Hence,the above problem can be removed by using parenthesis on b=100 and b=200 [like (b=100) and (b=200)].

On other side,if you use expression as:

b=a>=5 ? b=100: b=200;

Then again it will show the same error because of same reason.

But expression is correct if you use:
b=a>=5 ? (b=100): (b=200);

Output is 100 when you use parenthesis.
Compiler used : Dev C++ version 5.4.1 Portable.

Prajyot said: (Aug 28, 2013)  
Above code must be equivalent to following code as follows :

#include<stdio.h>
int main()
{
int a = 10, b;
if(a >=5)b=100;
else b=200;
printf("%d\n", b);
return 0;
}

b must have 100 value as if condition is satisfying.

Nitesh said: (Nov 11, 2014)  
It can also be like this.

#include<stdio.h>
int main()

{
int a = 10, b;
a>=5?(b=100):(b=200);
printf("%d\n", b);
return 0;
}

Produces same o/p : 100

Abcd said: (Aug 18, 2015)  
Ternary operator ?: evaluates the condition (a>=5) if its true the it assigns (b=100) else it assigns (b=200).

We do not necessarily need a variable to store the output to store the expressions (a>=5? b=100:b=200) result.

So this cannot be the reason for LValue error. So whats the actual reason?

Gourav said: (Aug 27, 2015)  
#include<stdio.h>
int main()
{
int a = 4, b=1;
a >=5 ? b=100: 200;
printf("%d\n", b);
return 0;
}

Output is 1 why? It must be 200 right.

Prabhanjan Mishra said: (Nov 5, 2015)  
I have compiled on the same code in Microsoft Visual C++ then the output will be 100 because the logic behind this is.

If b>5; then b=100.

Otherwise if b should be 200.

(condition) ? true : false.

Naveen said: (Nov 16, 2015)  
Explain this logic:

c = 0.
b = a%10;
c = c+b;
a = a/10;

Shivaprakash A said: (Jan 26, 2016)  
Hey guys I compiled and executed in linux ubuntu with terminal.

Got 'lvalue' error initially with a >= 5 ? b = 100: 200; as given in question.

Tried b = a >= 5 ? b = 100: b = 200; also gave same error.

Hence no variable required. Just use parenthesis works for me. Also thanking @Parveen soni.

a >= 5 ? (b = 100) : (b = 200).

Barige Rajesh said: (Apr 29, 2016)  
Hii Friends.

Syntax of the ternary operator

(exp1)?(exp2):(exp3);

a>=5?(b=100):(b=200);
for the above statement compiler easily identifies all the three expressions of ternary operator. (i.e) exp1=(a>=5?) exp2=(b=100) exp3=(b=200)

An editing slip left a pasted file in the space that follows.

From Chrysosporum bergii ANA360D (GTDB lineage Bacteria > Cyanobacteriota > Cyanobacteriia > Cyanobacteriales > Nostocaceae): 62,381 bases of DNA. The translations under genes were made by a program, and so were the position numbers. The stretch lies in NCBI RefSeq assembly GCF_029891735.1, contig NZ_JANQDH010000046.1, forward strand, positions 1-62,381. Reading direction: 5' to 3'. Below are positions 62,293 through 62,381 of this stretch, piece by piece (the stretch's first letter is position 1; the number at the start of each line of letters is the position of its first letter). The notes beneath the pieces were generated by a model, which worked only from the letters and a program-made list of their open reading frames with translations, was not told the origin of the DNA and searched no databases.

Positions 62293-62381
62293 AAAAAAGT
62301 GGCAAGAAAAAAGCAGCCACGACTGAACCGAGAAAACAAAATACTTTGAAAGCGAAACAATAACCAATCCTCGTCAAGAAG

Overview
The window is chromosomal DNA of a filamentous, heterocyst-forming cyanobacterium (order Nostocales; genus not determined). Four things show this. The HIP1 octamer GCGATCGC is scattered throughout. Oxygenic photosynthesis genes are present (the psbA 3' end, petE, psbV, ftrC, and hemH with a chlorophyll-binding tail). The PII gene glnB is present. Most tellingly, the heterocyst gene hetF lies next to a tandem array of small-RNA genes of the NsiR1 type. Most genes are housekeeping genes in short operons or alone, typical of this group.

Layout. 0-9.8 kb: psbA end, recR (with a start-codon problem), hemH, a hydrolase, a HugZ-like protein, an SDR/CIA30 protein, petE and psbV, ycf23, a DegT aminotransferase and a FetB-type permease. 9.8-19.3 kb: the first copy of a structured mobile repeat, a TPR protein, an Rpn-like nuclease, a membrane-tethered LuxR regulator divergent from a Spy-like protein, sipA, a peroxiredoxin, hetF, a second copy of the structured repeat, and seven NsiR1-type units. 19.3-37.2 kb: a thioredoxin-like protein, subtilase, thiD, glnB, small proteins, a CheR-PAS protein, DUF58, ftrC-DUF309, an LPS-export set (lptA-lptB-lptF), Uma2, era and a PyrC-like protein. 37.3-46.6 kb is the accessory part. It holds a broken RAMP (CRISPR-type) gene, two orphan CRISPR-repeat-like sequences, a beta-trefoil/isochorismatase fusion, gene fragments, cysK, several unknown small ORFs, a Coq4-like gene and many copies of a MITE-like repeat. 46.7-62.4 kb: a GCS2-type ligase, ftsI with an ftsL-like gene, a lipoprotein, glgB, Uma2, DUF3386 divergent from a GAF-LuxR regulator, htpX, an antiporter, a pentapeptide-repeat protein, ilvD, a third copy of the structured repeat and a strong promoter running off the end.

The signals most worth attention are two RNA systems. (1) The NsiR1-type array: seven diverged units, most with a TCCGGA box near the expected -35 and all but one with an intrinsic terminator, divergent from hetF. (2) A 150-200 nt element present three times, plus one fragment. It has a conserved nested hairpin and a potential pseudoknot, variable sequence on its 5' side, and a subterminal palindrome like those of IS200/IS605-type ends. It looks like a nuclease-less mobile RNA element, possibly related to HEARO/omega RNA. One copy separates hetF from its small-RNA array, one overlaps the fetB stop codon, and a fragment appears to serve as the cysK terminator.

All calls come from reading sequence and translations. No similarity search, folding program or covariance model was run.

But for the below statement,

a>=5?b=100:b=200;

The compiler could not identify from where to where the third expression is?

However, the compiler can understand that before to "?" is the expression1 and between "?" and ":" is expression2.

The compiler could not understand from where to where the expression3 is???? because the ternary operator is right to left the association.

You might think that between ":" to ";" why can't a compiler identify it as an expression3.

the semicolon is only an end of the statement indicator.

So, now if you give statement as follows,
a>=5?b=100:(b=200);

now compiler can understand that (b=200) as an expression3. so it, not an error.

Balaji said: (Oct 21, 2016)  
Guys the precedence for ? : is just higher than assignment (=) hence compiler makes its grouping as below. To avoid confusion of precedence just remember one sentence compiler does its own grouping and starts execution from left to right.
(((((a >=5) ? b)=100): b)=200);

a>=5 results in constant 0 or 1. If 1 b is assigned and (<constant>)=100 remains to assign a value at Left side variable is required. Hence error Lvalue required.

Nikhil G said: (Feb 28, 2017)  
Why to use parentheses? How compiler will get to know end of expressions based on parentheses? Explain it clearly.

Pranali said: (Apr 1, 2017)  
@Gourav.

Because you are printing the value of b, so it will print 1.

Rishikesh Sonawane said: (Mar 19, 2021)  
1) Ternary operator has high precedence than "=".
2) So the compiler is , taking it as , ((a >=5) ? b=100: b)=200;
Hence the error Lvalue required.